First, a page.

Europe South Asia Asia Pacific Americas Middle East Africa BBC Homepage World Service Education
BBC Homepagelow graphics version | feedback | help
BBC News Online
 You are in: Entertainment
Front Page 
UK Politics 
New Music Releases 
Talking Point 
In Depth 

BBC's Jane Hughes in New York
"Millions of dollars are at stake"
 real 28k

Friday, 17 March, 2000, 05:15 GMT
Harry Potter books 'plagiarised'

J K Rowling: Reported to have made 25m fortune
An American author is claiming damages from the writer and publishers of the hugely successful Harry Potter books, which she says plagiarised her own work.

Nancy Stouffer, of Camp Hill, Pennsylvania, argues in her federal lawsuit that ideas for the Potter series were lifted from a book she wrote in 1984.

Harry Potter (Rowling); Larry Potter (Stouffer)
Muggle: what wizards call humans (Rowling); little people who care for orphans (Stouffer)
Lily Potter (Rowling) Lilly Potter (Stouffer)
Three books about Harry Potter, a young orphaned wizard, have sold 19 million copies in the United States, and a fourth is due for release in July.

British author J K Rowling has become a cult figure in her own right among the novels' readers.

Harry Potter
Harry Potter: Bookish, bespectacled hero
A movie is being made from the first book, Harry Potter and the Philosopher's Stone.

But Nancy Stouffer says she should get credit for the creation of Harry Potter; she argues that J K Rowling lifted ideas from her 1984 book The Legend of Rah and Muggles, which includes a character called Larry Potter.

Muggles is the word wizards use for humans in the Harry Potter books, but Nancy Stouffer says she coined the term; she says she has a character called Lilly Potter in her novel; there's a Lily Potter in J K Rowling's books.

Trademark - Muggle

I think coincidences happen, but I still say if it looks like a duck and acts like a duck, it's a duck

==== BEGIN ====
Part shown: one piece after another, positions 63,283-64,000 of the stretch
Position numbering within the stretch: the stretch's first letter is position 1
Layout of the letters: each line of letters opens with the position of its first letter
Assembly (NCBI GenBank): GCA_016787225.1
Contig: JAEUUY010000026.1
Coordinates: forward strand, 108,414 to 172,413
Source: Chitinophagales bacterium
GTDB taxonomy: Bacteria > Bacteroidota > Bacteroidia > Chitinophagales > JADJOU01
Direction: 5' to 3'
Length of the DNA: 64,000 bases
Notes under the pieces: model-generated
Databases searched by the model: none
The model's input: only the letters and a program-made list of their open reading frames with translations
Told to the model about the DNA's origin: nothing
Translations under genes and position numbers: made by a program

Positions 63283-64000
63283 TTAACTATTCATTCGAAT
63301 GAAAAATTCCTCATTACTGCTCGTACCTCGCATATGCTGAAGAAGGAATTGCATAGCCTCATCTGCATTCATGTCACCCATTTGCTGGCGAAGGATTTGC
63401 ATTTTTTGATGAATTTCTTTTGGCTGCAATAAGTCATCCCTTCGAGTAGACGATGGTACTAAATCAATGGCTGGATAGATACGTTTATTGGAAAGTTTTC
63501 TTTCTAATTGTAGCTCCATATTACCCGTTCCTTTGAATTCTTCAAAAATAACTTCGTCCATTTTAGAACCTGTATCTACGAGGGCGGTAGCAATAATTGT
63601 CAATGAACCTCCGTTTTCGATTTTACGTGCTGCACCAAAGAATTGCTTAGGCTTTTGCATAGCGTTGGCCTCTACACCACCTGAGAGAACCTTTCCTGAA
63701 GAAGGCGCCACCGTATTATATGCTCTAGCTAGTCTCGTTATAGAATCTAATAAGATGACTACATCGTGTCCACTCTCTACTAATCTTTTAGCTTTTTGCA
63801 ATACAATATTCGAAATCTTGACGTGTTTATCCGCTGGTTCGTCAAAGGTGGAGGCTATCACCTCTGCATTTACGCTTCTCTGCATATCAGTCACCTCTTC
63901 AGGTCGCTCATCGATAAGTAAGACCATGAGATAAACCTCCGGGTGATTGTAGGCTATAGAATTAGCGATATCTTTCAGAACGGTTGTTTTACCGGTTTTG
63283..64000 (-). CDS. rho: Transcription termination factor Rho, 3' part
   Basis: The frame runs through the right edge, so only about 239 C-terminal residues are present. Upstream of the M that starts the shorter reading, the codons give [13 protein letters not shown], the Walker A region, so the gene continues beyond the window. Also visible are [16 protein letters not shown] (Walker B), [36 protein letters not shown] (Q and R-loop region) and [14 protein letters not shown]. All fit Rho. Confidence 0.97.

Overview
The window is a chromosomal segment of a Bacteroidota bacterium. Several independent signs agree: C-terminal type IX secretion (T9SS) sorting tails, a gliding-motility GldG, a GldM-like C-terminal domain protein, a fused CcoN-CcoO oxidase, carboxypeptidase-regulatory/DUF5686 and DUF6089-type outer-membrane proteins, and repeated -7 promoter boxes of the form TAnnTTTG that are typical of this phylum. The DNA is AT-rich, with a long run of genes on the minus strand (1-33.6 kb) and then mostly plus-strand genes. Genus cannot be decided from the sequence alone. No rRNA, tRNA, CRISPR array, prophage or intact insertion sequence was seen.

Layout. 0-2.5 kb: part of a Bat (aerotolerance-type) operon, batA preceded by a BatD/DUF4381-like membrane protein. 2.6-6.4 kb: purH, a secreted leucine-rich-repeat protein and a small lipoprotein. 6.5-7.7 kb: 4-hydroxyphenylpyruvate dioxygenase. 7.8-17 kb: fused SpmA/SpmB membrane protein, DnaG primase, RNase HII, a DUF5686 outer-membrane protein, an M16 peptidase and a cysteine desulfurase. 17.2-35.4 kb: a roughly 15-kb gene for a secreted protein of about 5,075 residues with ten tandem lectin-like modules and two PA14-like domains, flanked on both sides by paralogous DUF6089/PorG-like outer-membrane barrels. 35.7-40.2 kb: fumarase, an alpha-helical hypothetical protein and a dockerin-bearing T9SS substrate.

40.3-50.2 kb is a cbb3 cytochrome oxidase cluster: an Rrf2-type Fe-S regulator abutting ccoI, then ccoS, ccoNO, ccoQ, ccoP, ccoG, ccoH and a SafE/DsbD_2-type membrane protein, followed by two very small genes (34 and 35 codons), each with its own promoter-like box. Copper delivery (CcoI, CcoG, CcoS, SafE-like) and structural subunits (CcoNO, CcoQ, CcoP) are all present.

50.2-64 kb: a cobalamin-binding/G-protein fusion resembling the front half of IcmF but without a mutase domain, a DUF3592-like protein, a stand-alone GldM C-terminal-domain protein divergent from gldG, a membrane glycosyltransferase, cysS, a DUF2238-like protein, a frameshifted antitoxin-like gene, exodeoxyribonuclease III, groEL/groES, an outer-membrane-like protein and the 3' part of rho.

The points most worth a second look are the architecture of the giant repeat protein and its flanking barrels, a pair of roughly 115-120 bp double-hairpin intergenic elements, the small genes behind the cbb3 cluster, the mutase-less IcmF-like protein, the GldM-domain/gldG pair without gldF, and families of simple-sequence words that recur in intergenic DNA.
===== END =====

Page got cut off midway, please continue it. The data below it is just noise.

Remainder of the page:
Nancy Stouffer
She also also claims to own the trademark to the word muggle.

In Stouffer's book, 'muggles' are little people who care for two orphaned boys who magically turn their dark homeland into a happy place.

In Rowling's books, 'muggles' is the word wizards use for humans.

No settlement

Ms Stouffer filed the lawsuit in the US District Court against Rowling and Scholastic Inc., the US publisher of the Harry Potter books.

Her lawsuit also names Time Warner Entertainment Co., which owns the film rights to two of Rowling's Potter books, and Mattel and Hasbro, which have the merchandising licences.

Unfortunately, success often leads to frivolous claims

Publisher's spokeswoman
Scholastic, Rowling and Time Warner filed their own lawsuit in November in New York, asking a judge to rule that the Harry Potter books do not violate Stouffer's trademark and copyright.

That suit was filed after attempts by the US writer to negotiate an out-of-court settlement.

Ms Stouffer's claims are "completely meritless," said Judy Corman, a spokeswoman for Scholastic.

"Unfortunately, success often leads to frivolous claims, and we're confident the court will find in our favour."

J K Rowling plans to write a total of seven books about her hero, ending the series when he leaves school at the age of 17.
Search BBC News Online

Advanced search options
Launch console
See also:

09 Mar 00 | UK Politics
Harry Potter is MPs' choice
17 Oct 99 | Education
Harry Potter fights back
02 Jul 99 | Entertainment
The magic of Harry Potter
08 Jul 99 | Entertainment
Potter book stampede expected
04 Feb 00 | Entertainment
Harry Potter's Whitbread revenge
Internet links:

The BBC is not responsible for the content of external internet sites

Links to other Entertainment stories are at the foot of the page.

E-mail this story to a friend

Links to more Entertainment stories